A writer, Peter Klein, put forward the notion the other day that had Twitter been around in 2003, it might have prevented the Iraq war.
Intriguing thought. Unlikely, though.
When the warmongers of the Bush administration started putting out the baloney about weapons of mass destruction we recall that most of the mainstream media (though not all of us) swallowed it whole.
Had the social media maestros been around back then, the theory goes, the real story would have been out in time to ward off the invasion. But the voices of dissent weren’t heard. There wasn’t the bullhorn of Twitter to tell the world, for example, that the mobile biological weapons lab the White House and Whitehall were spreading fear-fiction about was, as revealed by weapons inspector David Kelly, simply an Iraqi gas generator for filling balloons. (Mr. Kelly, you’ll remember, committed suicide after being named as the mole who told the BBC the UK government had ‘sexed up’ the dossier that made its case for war.)
But while it would be nice to think social media could have prevented the Iraq war and might prevent future wars, it’s far from knowable. On Iraq, it presupposes that there were people with intimate knowledge of what was really going on who didn’t have a media vehicle to get it out. It presupposes that administration goons like Dick Cheney wouldn’t have been able to discredit those sources anyway.
We hope that Cheney and George W. Bush go to bed every night thinking about the 4,000-plus Americans and the tens of thousands of others killed in their fraudulently–conceived war. On the conflict’s tenth anniversary we need pause to thank Jean Chretien for having the fortitude to stand up both to Bush and Britain’s Tony Blair and say no. Other political leaders — not only Conservatives like Stephen Harper but Liberals like Michael Ignatieff — would have had Canadian boots on the ground in Baghdad.
It’s far from certain that social media makes government more transparent and accountable. In closed societies we know what a powerful and wonderful tool it can be, the Arab Spring being exhibit A. But in advanced democracies, the record isn’t so good. Social media has been around for several years of the Harper government and it is a widely accepted view that this government has been more closed and more adept at information control than practically any before it.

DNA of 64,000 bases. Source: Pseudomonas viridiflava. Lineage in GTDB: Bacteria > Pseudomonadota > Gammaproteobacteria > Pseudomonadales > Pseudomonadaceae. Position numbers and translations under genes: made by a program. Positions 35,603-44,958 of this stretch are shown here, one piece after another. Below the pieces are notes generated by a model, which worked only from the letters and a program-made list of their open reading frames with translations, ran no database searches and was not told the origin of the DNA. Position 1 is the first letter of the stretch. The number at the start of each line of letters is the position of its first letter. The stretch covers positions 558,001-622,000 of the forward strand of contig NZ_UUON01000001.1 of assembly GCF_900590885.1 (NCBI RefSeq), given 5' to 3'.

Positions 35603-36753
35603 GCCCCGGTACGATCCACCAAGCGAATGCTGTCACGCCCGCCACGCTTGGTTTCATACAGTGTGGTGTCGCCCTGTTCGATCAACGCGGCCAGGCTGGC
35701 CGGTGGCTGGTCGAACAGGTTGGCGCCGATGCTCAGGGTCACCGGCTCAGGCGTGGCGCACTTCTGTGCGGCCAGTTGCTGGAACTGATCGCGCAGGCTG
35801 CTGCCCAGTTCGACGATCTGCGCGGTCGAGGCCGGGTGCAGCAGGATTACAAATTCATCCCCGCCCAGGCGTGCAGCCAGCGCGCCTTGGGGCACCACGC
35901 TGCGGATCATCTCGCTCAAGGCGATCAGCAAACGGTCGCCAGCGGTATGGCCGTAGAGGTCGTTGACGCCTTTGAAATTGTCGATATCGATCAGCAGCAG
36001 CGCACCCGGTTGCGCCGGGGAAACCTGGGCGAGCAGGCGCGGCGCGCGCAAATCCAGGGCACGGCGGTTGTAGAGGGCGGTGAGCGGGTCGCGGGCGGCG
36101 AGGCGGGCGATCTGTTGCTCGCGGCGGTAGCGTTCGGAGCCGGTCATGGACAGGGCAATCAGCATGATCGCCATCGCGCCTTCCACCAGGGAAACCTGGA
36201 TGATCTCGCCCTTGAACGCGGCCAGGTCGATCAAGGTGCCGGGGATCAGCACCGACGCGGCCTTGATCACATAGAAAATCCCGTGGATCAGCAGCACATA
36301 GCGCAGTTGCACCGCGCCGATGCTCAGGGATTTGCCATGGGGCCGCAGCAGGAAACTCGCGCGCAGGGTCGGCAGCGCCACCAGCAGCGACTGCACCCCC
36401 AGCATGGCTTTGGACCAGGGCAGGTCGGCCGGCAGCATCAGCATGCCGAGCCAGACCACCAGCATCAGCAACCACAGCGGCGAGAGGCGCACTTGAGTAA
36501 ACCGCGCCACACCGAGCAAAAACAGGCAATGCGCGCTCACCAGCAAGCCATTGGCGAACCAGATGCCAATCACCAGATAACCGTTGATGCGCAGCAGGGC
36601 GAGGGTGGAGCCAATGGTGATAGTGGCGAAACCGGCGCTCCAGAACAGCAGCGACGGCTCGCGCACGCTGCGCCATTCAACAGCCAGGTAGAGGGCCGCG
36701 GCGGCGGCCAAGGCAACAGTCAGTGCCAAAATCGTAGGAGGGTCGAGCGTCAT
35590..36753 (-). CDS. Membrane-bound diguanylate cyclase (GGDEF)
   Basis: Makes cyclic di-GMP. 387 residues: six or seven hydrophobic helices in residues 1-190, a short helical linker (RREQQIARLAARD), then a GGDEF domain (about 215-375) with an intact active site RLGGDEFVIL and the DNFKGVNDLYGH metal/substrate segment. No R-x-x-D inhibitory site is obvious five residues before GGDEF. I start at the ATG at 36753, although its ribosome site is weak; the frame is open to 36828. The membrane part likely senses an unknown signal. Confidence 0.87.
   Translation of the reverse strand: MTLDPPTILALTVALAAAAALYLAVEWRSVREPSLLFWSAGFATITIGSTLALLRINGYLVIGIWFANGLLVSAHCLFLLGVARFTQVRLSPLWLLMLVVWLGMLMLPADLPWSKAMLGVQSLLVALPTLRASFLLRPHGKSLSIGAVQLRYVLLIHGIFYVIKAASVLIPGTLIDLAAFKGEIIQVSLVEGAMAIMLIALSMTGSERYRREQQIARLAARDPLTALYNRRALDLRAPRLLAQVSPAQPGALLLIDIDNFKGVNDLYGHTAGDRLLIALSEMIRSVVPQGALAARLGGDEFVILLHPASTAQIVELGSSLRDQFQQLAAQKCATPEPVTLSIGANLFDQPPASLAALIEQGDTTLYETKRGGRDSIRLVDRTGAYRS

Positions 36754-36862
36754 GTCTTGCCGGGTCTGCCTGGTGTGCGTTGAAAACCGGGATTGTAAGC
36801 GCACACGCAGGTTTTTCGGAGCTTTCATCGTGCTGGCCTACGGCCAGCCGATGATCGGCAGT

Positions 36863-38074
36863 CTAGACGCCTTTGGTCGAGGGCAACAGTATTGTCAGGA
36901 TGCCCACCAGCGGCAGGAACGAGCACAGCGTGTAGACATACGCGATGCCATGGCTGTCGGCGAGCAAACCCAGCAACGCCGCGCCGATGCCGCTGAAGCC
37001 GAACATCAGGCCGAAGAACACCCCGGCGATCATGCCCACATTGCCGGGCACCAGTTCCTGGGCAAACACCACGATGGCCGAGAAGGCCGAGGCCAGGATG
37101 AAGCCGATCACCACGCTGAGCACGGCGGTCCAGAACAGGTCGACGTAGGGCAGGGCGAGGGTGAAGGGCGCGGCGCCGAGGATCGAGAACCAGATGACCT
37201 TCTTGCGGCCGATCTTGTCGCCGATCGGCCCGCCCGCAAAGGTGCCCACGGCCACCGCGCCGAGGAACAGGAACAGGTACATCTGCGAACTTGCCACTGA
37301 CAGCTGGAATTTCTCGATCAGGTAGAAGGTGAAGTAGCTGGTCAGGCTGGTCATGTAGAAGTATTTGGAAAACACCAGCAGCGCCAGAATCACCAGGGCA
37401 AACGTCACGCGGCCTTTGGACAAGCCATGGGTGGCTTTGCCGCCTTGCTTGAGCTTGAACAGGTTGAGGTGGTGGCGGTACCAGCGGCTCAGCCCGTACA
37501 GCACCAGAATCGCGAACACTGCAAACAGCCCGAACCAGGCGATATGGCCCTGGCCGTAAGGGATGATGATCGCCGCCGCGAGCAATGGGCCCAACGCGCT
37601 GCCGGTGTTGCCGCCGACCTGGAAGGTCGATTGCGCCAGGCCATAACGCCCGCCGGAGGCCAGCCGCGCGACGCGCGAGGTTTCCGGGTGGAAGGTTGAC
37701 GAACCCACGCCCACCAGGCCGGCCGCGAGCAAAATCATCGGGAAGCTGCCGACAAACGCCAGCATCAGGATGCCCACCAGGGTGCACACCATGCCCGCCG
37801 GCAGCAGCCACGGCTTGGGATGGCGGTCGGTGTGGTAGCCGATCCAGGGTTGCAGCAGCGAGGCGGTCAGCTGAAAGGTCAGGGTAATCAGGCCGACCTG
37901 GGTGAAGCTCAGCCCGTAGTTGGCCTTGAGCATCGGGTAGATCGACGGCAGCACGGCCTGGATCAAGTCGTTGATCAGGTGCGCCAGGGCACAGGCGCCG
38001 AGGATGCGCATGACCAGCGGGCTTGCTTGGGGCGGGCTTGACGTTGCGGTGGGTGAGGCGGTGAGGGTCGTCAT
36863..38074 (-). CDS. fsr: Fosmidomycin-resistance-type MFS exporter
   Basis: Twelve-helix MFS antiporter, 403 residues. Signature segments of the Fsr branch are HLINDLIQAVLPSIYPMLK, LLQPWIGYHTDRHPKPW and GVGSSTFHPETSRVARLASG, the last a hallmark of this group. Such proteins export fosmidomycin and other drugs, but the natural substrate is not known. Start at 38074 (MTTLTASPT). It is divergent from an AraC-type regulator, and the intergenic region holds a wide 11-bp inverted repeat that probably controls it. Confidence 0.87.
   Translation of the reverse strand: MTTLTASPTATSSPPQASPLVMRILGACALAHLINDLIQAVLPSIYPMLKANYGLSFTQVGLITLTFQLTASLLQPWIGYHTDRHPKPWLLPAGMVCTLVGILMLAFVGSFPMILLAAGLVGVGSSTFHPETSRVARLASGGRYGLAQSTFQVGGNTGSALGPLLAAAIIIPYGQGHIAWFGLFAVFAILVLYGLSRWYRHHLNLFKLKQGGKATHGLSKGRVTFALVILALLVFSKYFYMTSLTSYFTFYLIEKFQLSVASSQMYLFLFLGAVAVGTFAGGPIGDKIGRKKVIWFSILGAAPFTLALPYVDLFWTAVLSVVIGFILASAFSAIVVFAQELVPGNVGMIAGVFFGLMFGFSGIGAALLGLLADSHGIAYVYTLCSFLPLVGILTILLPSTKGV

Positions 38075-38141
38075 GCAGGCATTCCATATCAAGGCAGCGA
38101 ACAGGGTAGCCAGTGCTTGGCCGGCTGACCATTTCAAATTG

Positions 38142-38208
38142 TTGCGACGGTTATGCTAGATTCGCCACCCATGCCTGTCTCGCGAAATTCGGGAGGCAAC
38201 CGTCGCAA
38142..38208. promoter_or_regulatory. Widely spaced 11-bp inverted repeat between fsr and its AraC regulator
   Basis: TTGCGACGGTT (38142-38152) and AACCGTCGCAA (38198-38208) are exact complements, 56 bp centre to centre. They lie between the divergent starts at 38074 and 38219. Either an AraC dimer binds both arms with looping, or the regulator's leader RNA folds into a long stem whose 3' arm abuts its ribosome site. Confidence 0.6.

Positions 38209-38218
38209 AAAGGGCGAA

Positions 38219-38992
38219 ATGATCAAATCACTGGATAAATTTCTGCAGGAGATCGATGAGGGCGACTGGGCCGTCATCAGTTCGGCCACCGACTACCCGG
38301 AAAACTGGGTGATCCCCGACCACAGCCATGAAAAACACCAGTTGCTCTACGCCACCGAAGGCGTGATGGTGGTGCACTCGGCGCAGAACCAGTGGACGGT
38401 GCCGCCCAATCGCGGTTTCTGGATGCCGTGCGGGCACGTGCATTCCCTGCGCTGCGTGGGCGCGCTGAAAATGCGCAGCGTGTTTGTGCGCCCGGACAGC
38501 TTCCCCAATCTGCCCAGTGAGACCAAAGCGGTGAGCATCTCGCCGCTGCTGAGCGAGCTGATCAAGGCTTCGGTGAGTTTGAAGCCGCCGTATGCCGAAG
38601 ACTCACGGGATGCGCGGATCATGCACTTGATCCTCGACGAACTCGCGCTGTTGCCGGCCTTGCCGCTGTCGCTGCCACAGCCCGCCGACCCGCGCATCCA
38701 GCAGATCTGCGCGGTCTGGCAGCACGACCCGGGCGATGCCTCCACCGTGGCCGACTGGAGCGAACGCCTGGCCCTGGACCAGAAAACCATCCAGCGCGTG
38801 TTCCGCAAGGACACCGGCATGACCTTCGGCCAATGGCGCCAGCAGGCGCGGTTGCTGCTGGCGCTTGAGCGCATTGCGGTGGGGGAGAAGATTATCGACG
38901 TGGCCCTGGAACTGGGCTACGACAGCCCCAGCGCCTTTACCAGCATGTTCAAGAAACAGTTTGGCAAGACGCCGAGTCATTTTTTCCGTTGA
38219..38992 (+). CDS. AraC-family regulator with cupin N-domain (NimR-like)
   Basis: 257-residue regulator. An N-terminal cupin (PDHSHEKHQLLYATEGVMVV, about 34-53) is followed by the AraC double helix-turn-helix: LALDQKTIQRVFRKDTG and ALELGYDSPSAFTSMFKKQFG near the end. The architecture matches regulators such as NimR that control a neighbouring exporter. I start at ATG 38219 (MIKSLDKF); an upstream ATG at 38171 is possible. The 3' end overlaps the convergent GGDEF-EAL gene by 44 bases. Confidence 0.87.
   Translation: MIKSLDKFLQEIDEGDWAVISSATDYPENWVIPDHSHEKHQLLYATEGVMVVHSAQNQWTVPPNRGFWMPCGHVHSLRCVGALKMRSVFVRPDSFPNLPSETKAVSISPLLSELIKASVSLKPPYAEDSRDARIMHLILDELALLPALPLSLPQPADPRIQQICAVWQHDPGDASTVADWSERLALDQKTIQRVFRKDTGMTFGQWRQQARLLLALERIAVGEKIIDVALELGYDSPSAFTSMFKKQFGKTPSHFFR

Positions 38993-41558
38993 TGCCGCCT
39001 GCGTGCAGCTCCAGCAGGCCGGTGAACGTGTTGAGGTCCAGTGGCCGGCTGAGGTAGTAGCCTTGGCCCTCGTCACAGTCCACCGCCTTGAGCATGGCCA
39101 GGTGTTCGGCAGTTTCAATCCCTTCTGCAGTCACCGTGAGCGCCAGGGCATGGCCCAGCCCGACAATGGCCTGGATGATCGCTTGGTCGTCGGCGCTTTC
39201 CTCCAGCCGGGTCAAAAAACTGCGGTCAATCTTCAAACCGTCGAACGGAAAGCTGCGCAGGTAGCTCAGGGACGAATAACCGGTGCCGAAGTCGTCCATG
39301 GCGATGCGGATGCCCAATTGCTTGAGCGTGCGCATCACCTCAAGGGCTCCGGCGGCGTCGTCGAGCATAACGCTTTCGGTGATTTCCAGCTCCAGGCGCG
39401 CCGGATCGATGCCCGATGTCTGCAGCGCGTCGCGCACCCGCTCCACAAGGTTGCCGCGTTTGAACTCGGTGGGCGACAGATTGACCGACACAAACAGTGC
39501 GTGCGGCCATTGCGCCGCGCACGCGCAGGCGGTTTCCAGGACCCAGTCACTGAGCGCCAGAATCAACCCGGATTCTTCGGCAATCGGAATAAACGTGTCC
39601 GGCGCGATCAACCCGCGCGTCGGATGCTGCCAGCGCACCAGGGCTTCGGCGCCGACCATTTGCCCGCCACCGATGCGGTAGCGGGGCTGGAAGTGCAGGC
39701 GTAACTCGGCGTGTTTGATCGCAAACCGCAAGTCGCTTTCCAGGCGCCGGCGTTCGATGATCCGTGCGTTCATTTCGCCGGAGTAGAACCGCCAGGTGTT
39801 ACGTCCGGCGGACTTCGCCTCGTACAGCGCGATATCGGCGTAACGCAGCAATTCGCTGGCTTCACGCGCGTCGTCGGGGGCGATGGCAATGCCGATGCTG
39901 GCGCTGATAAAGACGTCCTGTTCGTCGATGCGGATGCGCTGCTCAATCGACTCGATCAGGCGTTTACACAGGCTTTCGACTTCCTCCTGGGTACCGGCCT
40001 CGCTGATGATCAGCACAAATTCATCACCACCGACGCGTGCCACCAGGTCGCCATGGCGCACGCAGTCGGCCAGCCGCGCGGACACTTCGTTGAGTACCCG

Much has been written about how the government has muzzled the public service, how it has employed new methods to keep the media at bay, how it has suppressed research and deprived Parliament of information to which it is entitled.
Twitter, Facebook and other Internet toys arguably serve the purposes of government messaging as much as they do media effectiveness. They have allowed the Harper government to microtarget constituencies and tailor messaging for those markets. We have seen how they served the Barack Obama in mobilizing support.
These new communications tools are splendid for spreading news at lightning speed and, for any government so inclined, spreading falsehoods as well. But they haven’t been particularly adept at breaking news. Social media lacks the investigative resources to do that as well as the trained professionals. To prevent another Iraq from happening would have required inside reporting on the Bush administration that social media normally isn’t capable of doing. These technologies are better at giving voice to anti-establishment views and, in the run-up to the war, that may have helped in influencing public opinion.
The array of opinion platforms social media provide to citizens who once lacked them is terrific. The more voices are heard, the better democracy is served. Getting a sense of public opinion on any given issue is much easier now. Just go to the media comment boards.
For the journalism business, one of the advantages social media brings is independence. Its practitioners aren’t compromised the way that, for example, mainstream media in Ottawa often are due to the ideological tilt of proprietors or the need to suck up to the powers-that-be in order to get leaks and break stories.
But as for the overall quality of media performance, things haven’t changed all that much. Mainstream media, with its strengths and its weaknesses, is still the dominant player and will be for a long time to come. It will be up to them to seek out the truth that can prevent the bogusly-conceived wars of the future.
Lawrence Martin is the author of 10 books, including six national bestsellers. His most recent, Harperland, was nominated for the Shaughnessy Cohen award. His other works include two volumes on Jean Chrétien, two on Canada-U.S. relations and three books on hockey.
The views, opinions and positions expressed by all iPolitics columnists and contributors are the author’s alone. They do not inherently or expressly reflect the views, opinions and/or positions of iPolitics.